Adam Bien's Weblog

@Stateful vs. @SessionScoped

CDI's @SessionScoped annotation specifies CDI beans maintained within a HTTP session:

"...The session context is shared between all servlet requests that occur in the same HTTP session. The session context is destroyed when the HTTPSession times out, after all HttpSessionListener's have been called, and at the very end of any request in which invalidate() was called, after all filters and ServletRequestListener s have been called..."
JSR 346: Contexts and Dependency Injection for JavaTM EE 1.1,[6.7.2 Session context lifecycle]

The EJB @Stateful annotation denotes classes which are entirely controlled by the client. Their lifecycle is completely independent from HTTP session. In fact EJBs could be even present in environments without an installed servlet container.

An @Stateful EJB instance is exclusively created for a client when:

"...A session bean instance’s life starts when a client obtains a reference to a stateful session bean instance through dependency injection or JNDI lookup, or when the client invokes a create METHOD method on the session bean’s home interface..."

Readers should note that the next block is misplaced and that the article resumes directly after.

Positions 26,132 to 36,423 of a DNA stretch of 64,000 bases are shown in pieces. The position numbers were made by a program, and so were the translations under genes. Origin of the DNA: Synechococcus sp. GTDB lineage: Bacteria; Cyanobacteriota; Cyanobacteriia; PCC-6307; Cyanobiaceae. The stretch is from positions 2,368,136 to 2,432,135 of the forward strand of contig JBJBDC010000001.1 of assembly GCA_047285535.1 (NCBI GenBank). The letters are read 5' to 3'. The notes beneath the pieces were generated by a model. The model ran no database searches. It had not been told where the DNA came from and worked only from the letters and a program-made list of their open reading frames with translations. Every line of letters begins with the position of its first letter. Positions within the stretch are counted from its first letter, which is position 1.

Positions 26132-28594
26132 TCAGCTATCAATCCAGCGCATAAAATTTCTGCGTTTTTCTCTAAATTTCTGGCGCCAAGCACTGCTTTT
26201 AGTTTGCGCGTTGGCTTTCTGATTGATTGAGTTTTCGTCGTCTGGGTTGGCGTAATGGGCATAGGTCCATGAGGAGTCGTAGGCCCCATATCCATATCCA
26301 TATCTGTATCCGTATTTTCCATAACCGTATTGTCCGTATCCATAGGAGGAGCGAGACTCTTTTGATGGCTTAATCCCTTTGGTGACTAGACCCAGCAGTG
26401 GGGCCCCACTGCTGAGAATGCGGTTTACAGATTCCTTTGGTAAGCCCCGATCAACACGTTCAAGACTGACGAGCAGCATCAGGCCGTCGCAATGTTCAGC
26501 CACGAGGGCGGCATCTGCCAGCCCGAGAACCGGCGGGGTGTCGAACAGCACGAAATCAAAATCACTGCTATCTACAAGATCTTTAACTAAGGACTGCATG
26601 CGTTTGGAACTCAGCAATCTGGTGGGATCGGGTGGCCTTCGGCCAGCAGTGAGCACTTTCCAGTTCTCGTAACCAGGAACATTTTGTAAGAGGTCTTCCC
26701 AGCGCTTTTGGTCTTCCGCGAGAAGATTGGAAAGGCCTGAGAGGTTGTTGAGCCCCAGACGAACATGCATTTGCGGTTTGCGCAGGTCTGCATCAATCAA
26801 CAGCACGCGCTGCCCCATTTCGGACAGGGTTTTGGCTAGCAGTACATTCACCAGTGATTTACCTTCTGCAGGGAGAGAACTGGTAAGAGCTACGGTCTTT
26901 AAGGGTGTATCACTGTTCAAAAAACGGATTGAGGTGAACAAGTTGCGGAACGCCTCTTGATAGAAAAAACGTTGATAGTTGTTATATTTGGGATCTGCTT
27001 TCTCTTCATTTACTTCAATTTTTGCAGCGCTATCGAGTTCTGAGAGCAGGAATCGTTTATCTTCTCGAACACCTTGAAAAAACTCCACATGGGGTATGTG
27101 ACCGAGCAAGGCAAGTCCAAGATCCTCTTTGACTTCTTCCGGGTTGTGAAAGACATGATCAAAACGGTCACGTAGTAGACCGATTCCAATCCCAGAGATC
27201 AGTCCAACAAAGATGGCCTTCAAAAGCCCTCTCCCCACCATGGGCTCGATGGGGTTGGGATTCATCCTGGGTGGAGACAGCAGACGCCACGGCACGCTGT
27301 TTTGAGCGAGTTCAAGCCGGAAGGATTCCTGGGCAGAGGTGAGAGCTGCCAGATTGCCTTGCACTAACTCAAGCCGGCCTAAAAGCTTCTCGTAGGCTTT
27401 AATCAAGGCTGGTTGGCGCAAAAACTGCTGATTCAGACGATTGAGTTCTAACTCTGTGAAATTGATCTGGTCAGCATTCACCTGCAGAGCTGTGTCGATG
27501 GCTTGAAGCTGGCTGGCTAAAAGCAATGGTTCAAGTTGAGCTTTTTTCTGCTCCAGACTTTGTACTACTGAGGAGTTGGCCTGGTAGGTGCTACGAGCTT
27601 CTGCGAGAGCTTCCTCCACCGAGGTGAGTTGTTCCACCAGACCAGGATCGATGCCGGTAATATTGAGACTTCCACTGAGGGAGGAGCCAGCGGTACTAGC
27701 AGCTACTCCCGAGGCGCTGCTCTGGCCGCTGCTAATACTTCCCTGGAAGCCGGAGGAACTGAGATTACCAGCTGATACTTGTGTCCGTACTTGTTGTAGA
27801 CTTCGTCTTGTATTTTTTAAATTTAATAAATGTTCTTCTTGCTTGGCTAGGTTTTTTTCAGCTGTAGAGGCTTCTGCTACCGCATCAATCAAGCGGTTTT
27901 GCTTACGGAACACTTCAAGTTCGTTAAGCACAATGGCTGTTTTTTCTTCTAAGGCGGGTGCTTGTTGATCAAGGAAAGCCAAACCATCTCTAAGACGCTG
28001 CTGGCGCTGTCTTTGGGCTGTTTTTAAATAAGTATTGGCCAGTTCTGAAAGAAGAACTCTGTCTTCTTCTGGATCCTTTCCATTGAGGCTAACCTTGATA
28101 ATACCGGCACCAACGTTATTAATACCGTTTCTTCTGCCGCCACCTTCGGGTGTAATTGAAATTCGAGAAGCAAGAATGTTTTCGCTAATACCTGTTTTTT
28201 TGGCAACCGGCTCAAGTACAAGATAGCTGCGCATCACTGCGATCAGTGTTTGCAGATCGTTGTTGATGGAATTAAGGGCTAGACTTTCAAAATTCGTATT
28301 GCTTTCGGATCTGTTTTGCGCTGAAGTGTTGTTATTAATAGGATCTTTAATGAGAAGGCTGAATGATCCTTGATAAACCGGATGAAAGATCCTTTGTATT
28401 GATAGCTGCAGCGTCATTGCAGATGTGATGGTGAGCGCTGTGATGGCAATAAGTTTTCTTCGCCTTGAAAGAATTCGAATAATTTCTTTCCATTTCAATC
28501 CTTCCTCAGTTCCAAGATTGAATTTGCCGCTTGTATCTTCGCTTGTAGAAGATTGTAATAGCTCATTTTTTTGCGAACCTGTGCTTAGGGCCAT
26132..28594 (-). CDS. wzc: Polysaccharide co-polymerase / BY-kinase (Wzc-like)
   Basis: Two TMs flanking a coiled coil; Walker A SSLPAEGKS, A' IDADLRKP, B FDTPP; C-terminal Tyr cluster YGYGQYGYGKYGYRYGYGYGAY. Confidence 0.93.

The same instance is destroyed in case:
"...When the client calls a business method of the bean that has been designated as a Remove method on the bean class or a remove method on the home or component interface, the container invokes PreDestroy lifecycle callback interceptor methods, if any, for the bean instance after the Remove method completes..."
JSR 345: Enterprise JavaBeansTM 3.2, [4.6 Stateful Session Beans]

Although the names are similar, @Stateful and @SessionScoped behave differently. @SessionScoped bean instances are maintained within the HTTP session. Only one instance of a given class can exist within a HTTP session. All @SessionScoped instances are destroyed together with the HTTP session.

@Stateful EJBs, on the other hand, maintain usually 1:1 relation between an instance and the client. The client is completely in charge of creating and destroying the instances. A single client (=usual Java class) could even maintain multiple @Stateful instances.

@Stateful EJBs can be also denoted with @SessionScoped annotation. Then the active HTTP session becomes the "EJB client" and maintains the instances.

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Nice explanation! Thanks.
Now the difference is clear to me.

Posted by Csaba on June 13, 2016 at 10:26 AM CEST #

Thank you! Now I understand :)

Posted by Eduard on October 13, 2016 at 09:18 PM CEST #

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